Vol. 2 No. 1 (2015)

'Life beyond the Walls of my Hometown': Social Safety Networks as a Coping Strategy for Northern Migrants in Accra

Haruna Abdallah Imam
Formerly of the Institute of African Studies, University of Ghana, Ghana
Hardy Tamimu
Headteacher, Kokomlemle 1 Basic School, Accra, Ghana

Published 2015-03-09

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  • Migration, Migrants, Kayayei, Safety nets, Accra, Sodom, Gomorrah.

How to Cite

Imam, H. A., & Tamimu, H. (2015). ’Life beyond the Walls of my Hometown’: Social Safety Networks as a Coping Strategy for Northern Migrants in Accra. Asian Journal of Social Sciences and Management Studies, 2(1), 25–43. Retrieved from http://asianonlinejournals.com/index.php/AJSSMS/article/view/447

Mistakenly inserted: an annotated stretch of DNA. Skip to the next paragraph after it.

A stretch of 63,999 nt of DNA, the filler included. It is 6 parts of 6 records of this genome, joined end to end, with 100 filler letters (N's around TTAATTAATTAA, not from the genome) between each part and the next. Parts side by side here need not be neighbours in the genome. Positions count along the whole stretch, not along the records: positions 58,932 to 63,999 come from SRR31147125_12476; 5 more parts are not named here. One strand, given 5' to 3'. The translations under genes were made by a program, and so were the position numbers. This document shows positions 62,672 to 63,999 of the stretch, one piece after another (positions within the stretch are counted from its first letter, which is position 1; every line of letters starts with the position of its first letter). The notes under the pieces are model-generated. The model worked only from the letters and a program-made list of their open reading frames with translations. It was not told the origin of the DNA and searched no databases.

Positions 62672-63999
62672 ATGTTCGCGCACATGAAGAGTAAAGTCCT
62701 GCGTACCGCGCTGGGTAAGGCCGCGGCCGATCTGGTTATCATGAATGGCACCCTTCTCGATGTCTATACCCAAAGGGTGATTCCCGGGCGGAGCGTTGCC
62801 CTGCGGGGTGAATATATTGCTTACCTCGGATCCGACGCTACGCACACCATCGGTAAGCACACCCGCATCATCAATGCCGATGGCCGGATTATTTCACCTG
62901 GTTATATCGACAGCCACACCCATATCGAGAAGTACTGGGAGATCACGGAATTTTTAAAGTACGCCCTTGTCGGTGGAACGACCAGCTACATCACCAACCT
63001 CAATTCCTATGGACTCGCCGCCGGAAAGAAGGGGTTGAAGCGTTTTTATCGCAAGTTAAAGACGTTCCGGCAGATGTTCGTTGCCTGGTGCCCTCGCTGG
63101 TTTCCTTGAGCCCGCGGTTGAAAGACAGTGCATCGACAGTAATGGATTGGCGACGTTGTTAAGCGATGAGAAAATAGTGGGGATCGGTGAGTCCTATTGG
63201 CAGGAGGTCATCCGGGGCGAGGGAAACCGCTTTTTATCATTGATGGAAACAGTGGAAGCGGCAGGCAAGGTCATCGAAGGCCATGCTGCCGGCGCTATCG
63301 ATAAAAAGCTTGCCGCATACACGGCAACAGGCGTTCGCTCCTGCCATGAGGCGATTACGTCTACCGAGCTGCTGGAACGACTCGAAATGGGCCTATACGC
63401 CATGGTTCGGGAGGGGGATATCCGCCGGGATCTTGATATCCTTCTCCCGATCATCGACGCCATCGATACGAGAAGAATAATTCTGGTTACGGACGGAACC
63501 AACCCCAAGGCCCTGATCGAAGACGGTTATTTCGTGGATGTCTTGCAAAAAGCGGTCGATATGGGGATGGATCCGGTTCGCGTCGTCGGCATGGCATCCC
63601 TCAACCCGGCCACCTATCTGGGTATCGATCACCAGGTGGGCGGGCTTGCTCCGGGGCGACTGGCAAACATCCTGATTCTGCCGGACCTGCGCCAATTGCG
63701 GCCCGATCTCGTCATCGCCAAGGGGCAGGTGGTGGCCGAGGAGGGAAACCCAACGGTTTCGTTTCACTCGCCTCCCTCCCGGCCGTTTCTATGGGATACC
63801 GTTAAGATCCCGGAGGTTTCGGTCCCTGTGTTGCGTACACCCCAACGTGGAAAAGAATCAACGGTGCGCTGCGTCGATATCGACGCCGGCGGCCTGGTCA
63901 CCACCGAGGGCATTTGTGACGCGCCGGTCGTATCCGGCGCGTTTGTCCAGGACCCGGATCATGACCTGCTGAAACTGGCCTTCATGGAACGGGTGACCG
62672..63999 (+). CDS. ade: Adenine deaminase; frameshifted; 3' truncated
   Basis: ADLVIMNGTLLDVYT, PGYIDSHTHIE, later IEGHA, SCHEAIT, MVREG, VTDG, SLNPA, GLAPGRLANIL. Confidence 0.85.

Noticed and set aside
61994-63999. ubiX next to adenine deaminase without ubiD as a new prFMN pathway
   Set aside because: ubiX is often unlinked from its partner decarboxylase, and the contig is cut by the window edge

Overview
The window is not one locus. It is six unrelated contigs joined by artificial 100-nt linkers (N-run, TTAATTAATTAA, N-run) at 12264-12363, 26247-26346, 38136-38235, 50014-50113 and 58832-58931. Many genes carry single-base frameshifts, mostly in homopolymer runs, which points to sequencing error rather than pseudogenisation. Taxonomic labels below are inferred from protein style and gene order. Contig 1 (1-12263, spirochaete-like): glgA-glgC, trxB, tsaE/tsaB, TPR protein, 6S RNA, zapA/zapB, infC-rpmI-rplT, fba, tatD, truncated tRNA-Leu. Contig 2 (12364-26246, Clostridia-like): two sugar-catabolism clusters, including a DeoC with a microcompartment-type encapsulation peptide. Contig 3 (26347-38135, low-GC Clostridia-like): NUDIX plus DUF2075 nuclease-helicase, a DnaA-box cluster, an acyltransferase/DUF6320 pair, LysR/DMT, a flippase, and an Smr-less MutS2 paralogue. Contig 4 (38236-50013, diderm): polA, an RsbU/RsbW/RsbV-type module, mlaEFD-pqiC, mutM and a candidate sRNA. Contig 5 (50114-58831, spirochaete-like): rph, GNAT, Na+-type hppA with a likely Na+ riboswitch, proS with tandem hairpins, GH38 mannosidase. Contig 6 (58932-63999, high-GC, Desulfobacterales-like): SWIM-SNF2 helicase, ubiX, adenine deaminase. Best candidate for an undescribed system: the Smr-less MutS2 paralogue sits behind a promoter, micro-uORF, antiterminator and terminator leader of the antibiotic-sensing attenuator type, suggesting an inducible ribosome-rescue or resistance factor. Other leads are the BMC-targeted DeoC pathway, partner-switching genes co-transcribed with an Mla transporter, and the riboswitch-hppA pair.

There is a persistent belief among Northern youth that urban centers, particularly Accra, offer better opportunities for them to improve their lives. These opportunities therefore serve as incentives for them to migrate in large numbers to Accra. However, these migrants are confronted with difficult conditions such as lack of suitable accommodation, lack of regular incomes, high occupational risks, poor remuneration for their services, poor health care, reproductive health problems, and harassment from city authorities among others. Given their high levels of vulnerability within the urban environment, the young migrants, both at the individual and group levels, adopt diverse coping strategies that serve as social safety nets to soften the impact of the harsh socio-economic conditions they encounter in the city. These include accommodation arrangements, job seeking strategies, income management and savings strategies, sources of food and eating habits, health seeking behaviours, disaster management and institutional support. Using mixed methods, this paper explores these social safety nets, and examines the extent to which they have helped improve the well-being of Northern migrants in Sodom and Gomorrah.


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